Two years ago, I spent a summer in Myrtle Beach, S.C., with a Christian leadership program. Picture me, a privileged, liberal girl from Seattle on her first foray into the South for two months. Needless to say, I called my parents in tears before the first week was up. My two complaints: There was no recycling, and there was NO HEALTHY FOOD.
I’m no crazy health nut, but I do like to eat food that is good for my body and that makes me feel healthy (though my greatest weakness is a good milkshake). Everywhere I went, my options were fast food, fast food and more fast food.
A massive number of Americans are living in a food desert. No, not an actual desert like the Sahara, where no food can grow; a food desert is a place without access to fresh, nourishing food that promotes health. This could be in an urban or rural area. Supermarkets and grocery stores are absent, but convenience stores and fast food restaurants are in abundance. These places lack healthy, affordable food options; without readily available healthy food, people who live in food deserts are constrained to eating poor diets that can cause problems like obesity, diabetes or heart disease.
In total, 26 million Americans live in food deserts, which lie in every state across the country. That's equivalent to well over three times the population of New York City. I was surprised when I looked at a map to see just how many are close to where I live here in D.C.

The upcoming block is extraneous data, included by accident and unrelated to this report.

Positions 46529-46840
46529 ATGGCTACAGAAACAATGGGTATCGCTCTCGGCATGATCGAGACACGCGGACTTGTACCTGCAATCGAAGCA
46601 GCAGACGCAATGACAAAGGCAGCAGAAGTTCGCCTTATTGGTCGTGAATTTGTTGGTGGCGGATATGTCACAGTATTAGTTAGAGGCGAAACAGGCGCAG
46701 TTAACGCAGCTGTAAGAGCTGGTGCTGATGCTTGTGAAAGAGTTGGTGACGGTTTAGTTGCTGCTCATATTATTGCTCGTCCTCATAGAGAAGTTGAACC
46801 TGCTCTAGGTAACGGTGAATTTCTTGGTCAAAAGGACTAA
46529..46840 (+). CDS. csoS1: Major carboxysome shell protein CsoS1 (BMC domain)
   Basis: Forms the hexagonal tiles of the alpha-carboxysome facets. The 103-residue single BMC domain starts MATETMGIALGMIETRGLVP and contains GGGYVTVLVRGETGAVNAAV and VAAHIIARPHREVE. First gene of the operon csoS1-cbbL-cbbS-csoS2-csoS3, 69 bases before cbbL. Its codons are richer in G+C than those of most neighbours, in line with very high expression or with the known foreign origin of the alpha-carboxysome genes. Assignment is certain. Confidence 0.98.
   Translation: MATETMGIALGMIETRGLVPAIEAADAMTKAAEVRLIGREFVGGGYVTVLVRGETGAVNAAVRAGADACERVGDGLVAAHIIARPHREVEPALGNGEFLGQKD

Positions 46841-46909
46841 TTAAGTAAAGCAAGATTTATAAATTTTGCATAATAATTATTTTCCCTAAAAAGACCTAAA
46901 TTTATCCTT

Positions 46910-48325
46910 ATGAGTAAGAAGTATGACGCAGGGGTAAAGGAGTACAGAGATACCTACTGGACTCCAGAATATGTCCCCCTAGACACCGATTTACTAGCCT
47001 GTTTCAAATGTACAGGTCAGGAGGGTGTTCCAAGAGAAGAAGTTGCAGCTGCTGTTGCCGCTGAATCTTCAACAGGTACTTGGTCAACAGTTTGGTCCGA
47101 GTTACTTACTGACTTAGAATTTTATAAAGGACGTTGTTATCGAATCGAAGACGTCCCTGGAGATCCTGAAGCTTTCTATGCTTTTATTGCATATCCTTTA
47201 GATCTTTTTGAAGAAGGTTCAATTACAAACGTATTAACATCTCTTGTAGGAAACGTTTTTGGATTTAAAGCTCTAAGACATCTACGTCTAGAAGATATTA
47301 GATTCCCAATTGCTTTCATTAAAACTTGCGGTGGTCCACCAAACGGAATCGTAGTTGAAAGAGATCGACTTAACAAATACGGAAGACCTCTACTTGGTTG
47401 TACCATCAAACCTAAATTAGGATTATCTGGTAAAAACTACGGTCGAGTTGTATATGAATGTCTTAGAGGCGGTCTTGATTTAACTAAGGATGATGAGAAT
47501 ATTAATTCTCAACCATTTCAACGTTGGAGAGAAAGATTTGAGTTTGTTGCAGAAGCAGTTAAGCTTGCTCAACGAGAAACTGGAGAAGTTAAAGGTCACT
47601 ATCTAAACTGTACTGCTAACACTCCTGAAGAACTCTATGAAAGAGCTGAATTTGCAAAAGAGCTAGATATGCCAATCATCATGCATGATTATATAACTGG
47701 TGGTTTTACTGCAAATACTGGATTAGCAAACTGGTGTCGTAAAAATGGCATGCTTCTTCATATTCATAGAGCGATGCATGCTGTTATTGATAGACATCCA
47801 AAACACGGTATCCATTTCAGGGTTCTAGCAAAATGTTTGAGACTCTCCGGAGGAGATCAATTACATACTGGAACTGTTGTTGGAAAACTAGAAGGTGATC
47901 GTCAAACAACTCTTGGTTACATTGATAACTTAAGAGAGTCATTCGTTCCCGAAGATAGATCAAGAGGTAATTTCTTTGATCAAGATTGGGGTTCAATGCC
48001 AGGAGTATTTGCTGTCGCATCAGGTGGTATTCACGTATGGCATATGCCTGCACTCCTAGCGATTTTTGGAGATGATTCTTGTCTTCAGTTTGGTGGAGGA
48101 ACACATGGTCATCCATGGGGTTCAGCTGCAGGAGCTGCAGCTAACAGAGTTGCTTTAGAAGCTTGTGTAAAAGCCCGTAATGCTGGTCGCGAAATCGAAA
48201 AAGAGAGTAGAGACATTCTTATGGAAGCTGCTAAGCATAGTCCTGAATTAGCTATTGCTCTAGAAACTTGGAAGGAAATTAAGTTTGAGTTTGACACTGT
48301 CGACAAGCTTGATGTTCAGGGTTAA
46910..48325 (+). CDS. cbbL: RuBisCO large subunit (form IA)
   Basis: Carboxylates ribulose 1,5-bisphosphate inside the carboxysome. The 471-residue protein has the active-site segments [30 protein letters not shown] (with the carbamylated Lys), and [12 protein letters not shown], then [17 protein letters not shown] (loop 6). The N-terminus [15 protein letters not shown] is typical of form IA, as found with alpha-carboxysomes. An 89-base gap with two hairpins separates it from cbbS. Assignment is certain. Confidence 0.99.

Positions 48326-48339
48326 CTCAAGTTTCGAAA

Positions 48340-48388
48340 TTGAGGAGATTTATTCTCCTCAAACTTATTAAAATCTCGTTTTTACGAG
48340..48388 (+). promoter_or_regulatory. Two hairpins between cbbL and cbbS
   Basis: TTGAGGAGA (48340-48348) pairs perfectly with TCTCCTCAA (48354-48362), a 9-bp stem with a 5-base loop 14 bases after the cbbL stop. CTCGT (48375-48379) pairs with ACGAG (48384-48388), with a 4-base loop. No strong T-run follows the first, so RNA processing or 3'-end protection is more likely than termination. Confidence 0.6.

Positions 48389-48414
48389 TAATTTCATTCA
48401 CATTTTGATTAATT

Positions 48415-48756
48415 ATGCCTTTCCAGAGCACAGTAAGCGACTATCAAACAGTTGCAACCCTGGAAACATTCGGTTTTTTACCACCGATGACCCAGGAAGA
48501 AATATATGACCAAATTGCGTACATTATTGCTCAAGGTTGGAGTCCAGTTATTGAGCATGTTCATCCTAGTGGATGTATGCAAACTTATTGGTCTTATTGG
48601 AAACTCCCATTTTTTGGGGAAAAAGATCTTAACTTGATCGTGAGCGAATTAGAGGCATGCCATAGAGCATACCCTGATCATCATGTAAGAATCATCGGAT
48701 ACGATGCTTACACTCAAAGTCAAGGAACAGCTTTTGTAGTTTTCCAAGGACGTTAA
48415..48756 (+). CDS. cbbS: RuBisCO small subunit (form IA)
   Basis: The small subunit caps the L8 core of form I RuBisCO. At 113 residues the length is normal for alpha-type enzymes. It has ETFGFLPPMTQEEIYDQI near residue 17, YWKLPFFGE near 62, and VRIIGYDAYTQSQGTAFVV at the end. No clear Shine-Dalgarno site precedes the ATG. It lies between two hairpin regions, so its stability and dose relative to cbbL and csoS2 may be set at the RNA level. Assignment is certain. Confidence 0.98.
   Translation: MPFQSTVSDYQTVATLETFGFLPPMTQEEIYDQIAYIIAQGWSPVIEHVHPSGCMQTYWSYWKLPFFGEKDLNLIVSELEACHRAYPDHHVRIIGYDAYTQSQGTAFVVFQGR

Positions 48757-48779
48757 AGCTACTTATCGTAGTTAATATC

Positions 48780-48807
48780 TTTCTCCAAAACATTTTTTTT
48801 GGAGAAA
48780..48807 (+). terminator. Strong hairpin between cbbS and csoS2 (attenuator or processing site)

It is so easy to believe people in America don’t suffer from malnutrition. After all, you never see images of American families in the news who are starving to death. But so many Americans suffer from malnourishment because of food deserts. A quarter of the people living in food deserts are below the poverty line, and 11 percent have no access to a vehicle in order to drive to buy groceries.
- Maggie Kierstead
Eating healthy isn’t fair or equal.
When I was in 8th grade I decided to change my life. I joined the club lacrosse team and became conscious of the foods I put into my body. By the time my junior year in high school began, I had lost more than 50 pounds.
Since then, what I eat is a big part of my life. I think before I eat and focus on foods that are healthy and fresh. But not everyone in the United States lives with that luxury: 26 million Americans can’t be picky about what they eat. They live in food deserts.
Losing weight is already an incredibly hard task, even in the best of circumstances. Imagine living in a city with no access to a car, low income and no supermarkets within more than a mile of your home. Or, picture yourself living in a rural area with no access to a car, low income and no supermarkets within more than 10 miles from home. Some may not even realize they live in a food desert, but will still feel the effects.
Obesity is already a problem in America, but it’s an even bigger problem to those living in food deserts. They’re 11 percent to 19 percent more likely to be obese. In a culture that piles on pressure to be thin, it definitely isn’t an equal battle to healthy living.
I can’t imagine how much more difficult my struggle toward weight loss would have been with the added challenge of finding the healthy food necessary to lose weight.
It’s crucial to raise awareness of this hardship facing so many Americans in their daily lives. Before we make that quick judgment or comment on someone’s weight, think about what challenges they may be against. How can we promote a culture surrounding healthy bodies without making access to the resources necessary to achieve that end available to all?
Take it from me: Losing weight is a long and challenging process. Not having easy healthy food increases that challenge exponentially.